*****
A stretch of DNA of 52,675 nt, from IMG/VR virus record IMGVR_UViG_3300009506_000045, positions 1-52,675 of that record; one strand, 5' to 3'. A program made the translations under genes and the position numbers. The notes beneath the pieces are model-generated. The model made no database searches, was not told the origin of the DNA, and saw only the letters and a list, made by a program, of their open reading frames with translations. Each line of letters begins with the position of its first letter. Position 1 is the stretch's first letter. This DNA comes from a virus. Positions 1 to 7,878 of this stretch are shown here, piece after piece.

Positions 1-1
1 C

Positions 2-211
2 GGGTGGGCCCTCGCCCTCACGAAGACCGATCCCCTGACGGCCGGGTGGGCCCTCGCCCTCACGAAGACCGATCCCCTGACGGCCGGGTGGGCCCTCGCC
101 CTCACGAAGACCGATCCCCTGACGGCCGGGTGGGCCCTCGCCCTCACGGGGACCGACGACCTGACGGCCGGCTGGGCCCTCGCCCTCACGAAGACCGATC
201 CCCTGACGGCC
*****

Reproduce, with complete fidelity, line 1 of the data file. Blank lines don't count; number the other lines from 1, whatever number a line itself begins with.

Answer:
A stretch of DNA of 52,675 nt, from IMG/VR virus record IMGVR_UViG_3300009506_000045, positions 1-52,675 of that record; one strand, 5' to 3'. A program made the translations under genes and the position numbers. The notes beneath the pieces are model-generated. The model made no database searches, was not told the origin of the DNA, and saw only the letters and a list, made by a program, of their open reading frames with translations. Each line of letters begins with the position of its first letter. Position 1 is the stretch's first letter. This DNA comes from a virus. Positions 1 to 7,878 of this stretch are shown here, piece after piece.